36. 36. 36Treatment: Page Correction window: thoughc Ihe Was Candidates used for context matching:  thoughc -> Set(thoughc, thought, though)  Ihe -> Set(che, sho, enc, ile, iee, plie, ihe, ire, ike, she, ife, ide, ibo, i.e, ene, ice, inc, tho, ime, ite, ive, the)  Was -> Set(Was) ContextMatch: though ice was (matchCount: 121 , volCount: 120) ContextMatch: though ike was (matchCount: 65 , volCount: 59) ContextMatch: though she was (matchCount: 556,763 , volCount: 364,965) ContextMatch: though the was (matchCount: 197 , volCount: 196) ContextMatch: thought ice was (matchCount: 45 , volCount: 45) ContextMatch: thought ike was (matchCount: 112 , volCount: 108) ContextMatch: thought she was (matchCount: 549,531 , volCount: 325,822) ContextMatch: thought the was (matchCount: 91 , volCount: 91) that I thought she was
  37. 37. Treatment: Results 37
  38. 38. Treatment: Results 38
  39. 39. Tags DB  All page images that don’t produce OCR text that meets our standards will be tagged in the eMOP DB with tags that indicate what is wrong with the page image.  skew, warp, noise, wrong font, etc.  Tags can then be used to later apply the appropriate pre-processing techniques and then re-OCR the page to produce better results.  This will be the first time that any sort of comprehensive analysis has been done on the page images of these collections.  We’ll end up (ideally) with a list of page images that simply need to be re-scanned. 39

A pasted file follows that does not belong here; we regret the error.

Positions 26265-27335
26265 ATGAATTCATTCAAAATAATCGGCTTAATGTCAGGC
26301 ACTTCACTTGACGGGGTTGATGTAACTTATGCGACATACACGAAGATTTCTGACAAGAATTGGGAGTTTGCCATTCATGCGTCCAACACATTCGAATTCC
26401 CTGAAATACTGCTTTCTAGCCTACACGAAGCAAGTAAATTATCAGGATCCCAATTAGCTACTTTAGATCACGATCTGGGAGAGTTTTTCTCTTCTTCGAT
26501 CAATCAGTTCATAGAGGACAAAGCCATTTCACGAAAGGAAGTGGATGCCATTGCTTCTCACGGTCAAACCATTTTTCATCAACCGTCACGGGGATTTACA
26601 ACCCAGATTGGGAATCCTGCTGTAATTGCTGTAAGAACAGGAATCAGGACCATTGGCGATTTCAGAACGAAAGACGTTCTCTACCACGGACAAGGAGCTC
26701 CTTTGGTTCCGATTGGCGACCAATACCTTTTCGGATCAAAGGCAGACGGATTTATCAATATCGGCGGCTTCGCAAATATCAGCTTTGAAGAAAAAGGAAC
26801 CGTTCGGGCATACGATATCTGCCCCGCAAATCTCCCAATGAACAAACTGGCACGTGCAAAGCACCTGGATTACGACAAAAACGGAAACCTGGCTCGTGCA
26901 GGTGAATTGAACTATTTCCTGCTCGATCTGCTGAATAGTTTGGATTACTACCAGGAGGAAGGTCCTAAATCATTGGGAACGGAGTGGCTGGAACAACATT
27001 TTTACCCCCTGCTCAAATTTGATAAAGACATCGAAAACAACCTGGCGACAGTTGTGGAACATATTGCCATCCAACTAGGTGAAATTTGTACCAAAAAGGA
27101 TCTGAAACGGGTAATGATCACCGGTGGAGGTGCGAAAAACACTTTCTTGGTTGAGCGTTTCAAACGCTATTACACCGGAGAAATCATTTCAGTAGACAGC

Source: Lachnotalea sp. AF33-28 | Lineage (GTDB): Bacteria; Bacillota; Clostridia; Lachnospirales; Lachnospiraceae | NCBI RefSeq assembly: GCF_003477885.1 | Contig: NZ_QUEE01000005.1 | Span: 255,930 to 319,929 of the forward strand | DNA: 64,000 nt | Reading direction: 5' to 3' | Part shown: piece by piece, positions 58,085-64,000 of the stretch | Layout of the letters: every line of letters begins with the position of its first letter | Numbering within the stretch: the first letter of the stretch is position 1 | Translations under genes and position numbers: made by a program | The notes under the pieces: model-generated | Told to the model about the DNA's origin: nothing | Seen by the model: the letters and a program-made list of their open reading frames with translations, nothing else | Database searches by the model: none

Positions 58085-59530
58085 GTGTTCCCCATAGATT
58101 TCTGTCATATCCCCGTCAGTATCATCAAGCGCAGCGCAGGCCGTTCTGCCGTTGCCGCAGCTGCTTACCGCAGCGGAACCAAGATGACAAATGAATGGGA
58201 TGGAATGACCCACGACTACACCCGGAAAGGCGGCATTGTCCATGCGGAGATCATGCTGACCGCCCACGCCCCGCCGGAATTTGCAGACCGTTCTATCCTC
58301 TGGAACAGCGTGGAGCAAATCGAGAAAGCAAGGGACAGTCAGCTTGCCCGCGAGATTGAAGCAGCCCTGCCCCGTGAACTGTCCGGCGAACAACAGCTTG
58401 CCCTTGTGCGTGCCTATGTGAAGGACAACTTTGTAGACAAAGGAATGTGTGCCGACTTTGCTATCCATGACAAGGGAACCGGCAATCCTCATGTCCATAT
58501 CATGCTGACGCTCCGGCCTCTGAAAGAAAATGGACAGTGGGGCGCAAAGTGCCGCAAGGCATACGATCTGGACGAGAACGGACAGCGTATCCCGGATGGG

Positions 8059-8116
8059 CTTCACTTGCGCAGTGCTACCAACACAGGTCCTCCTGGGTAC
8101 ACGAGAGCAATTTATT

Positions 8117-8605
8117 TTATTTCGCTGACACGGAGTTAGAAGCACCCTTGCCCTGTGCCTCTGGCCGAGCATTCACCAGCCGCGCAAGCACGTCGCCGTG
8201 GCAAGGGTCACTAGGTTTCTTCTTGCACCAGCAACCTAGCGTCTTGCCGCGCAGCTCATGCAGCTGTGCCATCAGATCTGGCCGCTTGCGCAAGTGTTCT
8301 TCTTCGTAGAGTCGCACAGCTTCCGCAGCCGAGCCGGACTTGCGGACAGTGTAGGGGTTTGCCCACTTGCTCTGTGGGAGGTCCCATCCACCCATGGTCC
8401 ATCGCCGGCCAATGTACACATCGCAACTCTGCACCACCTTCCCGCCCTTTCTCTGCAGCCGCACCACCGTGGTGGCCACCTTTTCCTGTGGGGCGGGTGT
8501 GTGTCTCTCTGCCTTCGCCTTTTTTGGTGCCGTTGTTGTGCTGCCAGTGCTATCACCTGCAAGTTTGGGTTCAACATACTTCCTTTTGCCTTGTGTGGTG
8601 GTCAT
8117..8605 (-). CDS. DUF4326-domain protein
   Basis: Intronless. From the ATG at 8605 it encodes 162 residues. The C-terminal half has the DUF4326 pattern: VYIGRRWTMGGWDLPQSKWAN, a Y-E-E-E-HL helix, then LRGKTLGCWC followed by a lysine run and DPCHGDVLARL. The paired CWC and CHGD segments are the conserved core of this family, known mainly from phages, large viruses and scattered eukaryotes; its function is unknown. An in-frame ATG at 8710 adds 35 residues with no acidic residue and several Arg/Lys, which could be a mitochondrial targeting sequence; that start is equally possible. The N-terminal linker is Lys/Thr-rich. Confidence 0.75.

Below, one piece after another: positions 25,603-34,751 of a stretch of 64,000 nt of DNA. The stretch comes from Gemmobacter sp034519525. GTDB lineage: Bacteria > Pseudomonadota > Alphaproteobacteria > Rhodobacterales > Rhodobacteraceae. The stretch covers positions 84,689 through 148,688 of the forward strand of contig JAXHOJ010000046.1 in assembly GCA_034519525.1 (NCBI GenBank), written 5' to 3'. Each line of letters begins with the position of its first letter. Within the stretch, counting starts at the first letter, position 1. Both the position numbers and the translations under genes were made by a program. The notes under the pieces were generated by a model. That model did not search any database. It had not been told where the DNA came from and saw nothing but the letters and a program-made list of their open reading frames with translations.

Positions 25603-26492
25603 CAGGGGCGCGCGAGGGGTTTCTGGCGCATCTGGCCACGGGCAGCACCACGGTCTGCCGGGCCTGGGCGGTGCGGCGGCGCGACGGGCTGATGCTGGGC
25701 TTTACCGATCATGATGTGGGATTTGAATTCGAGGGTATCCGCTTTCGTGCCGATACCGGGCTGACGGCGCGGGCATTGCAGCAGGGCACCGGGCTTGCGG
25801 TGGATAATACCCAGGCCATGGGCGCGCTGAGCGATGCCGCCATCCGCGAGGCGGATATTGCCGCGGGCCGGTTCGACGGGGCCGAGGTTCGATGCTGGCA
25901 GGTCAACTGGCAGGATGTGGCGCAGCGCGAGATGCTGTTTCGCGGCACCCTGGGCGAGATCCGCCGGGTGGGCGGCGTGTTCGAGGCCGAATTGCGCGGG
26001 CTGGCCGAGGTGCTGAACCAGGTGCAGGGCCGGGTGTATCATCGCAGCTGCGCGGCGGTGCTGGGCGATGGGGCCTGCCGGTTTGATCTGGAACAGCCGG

40. 40.  www.18thconnect.org/typew right/  Available through 18thconnect.org An aggregator of 18th Century metadata & content This will be the first time that EEBO documents are available as searchable text, and that they can be corrected by scholars for their own use. TypeWright  Crowd-sourced correction tool for OCR.  Currently available for ECCO collection, based on original ECCO OCR results.  Will be ingested with eMOP OCR for ECCO and EEBO by year-end.  Users can correct a whole document and then receive the text or a lightly encoded TEI XML version for use in a digital edition or whatever. 40
  41. 41. TypeWright Edit button identifies “TypeWright” enabled Texts. 41